A health care worker at a Seoul clinic fills a syringe with a dose of AstraZeneca COVID-19 vaccine. (Yonhap)
All foreigners staying long-term in South Korea are offered COVID-19 vaccinations, and anyone planning to get shots here should know some things about the process. The following information is based on the Korea Disease Control and Prevention Agency’s replies Friday.
Foreigners who aren’t registered or subscribed to the national health insurance service can receive COVID-19 vaccinations only at public health centers when it is their turn. But at the time of vaccination their stay in the country must be more than 90 days.
This includes people staying here illegally. Undocumented foreigners can sign up for and receive vaccinations at public health centers.
Long-term residents who lack registration numbers or are exempt from alien registration can get temporary codes at community centers after presenting their passports or other formal identification.
Those covered by the national health insurance service can receive the vaccines at public health centers, as well as at other designated medical institutions.
Foreigners are subject to the same rules as Korean nationals when it comes to order of priority. Until June, people 60 years of age and older, health care workers and other workers in essential fields take priority. In July vaccinations will gradually open up to adults in other age groups, in descending order of age, with the minimum age being 18.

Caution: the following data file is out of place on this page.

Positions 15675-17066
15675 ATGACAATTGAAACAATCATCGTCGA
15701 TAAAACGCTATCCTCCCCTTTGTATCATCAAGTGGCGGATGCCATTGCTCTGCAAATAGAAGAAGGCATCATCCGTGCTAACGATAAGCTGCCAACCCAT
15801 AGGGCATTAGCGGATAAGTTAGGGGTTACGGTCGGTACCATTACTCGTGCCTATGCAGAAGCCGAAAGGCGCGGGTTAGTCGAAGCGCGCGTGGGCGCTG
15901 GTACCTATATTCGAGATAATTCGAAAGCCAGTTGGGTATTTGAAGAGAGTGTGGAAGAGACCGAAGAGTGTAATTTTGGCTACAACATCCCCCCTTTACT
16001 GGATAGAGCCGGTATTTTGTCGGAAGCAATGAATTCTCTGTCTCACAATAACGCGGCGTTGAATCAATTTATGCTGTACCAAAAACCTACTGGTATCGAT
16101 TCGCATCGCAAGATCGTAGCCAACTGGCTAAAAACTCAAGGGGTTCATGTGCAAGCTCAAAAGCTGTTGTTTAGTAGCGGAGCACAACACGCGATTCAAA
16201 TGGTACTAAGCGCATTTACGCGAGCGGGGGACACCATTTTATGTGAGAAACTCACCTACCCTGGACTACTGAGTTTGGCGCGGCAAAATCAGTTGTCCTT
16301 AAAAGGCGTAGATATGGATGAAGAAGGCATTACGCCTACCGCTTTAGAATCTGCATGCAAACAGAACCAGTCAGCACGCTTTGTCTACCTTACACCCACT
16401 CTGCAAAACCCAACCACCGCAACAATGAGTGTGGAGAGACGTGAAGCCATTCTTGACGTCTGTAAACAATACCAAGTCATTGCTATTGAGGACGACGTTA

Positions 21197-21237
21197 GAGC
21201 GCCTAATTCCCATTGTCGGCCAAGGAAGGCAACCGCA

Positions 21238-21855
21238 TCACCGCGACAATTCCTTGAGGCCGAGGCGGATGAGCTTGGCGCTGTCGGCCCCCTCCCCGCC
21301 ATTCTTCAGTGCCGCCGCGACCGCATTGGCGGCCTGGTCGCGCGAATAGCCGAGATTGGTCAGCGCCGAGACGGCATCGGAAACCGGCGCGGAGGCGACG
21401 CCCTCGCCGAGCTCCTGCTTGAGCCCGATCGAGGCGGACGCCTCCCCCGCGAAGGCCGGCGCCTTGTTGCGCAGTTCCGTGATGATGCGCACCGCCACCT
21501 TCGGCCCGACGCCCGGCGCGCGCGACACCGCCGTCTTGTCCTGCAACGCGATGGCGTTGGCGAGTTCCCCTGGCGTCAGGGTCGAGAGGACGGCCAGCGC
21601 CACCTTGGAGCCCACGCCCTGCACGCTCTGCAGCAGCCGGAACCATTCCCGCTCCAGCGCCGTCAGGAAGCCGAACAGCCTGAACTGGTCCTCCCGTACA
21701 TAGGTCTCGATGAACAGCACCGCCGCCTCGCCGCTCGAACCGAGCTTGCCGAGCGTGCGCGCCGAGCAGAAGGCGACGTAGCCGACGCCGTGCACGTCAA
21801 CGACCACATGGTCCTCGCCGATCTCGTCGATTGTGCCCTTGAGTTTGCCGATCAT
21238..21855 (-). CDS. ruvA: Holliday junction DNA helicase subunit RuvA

“Leftover vaccines” -- doses intended for people who don’t show up for their appointments -- are not available to foreigners without alien registration numbers or national health insurance coverage.
Getting on the standby list for leftover vaccines can be done through the Naver or Kakao mobile applications, which require an identity verification process. Korean nationals must present their social security numbers, and foreigners must present their alien registration numbers.
The wait-listing apps, which debuted Thursday on a pilot basis, are in Korean but may add other languages when they launch officially sometime in June.
The pre-vaccination questionnaire, which helps medical staff determine whether a person is fit to be vaccinated on a given day, is provided in 12 foreign languages including English, Japanese, Tagalog, Chinese, Russian, Vietnamese and Arabic.
The government website for reporting adverse events after a vaccination is only in Korean at the moment. It’s also possible to file a report via a health care practitioner.
The KDCA runs a 24-hour hotline that takes vaccine- and other COVID-19-related inquiries. It also offers interpretation services.
Korea on Thursday administered 711,194 doses of vaccines either from AstraZeneca or Pfizer, the only two currently offered in the country. The total number of vaccine doses given out so far exceeded 6 million.
By Kim Arin (firstname.lastname@example.org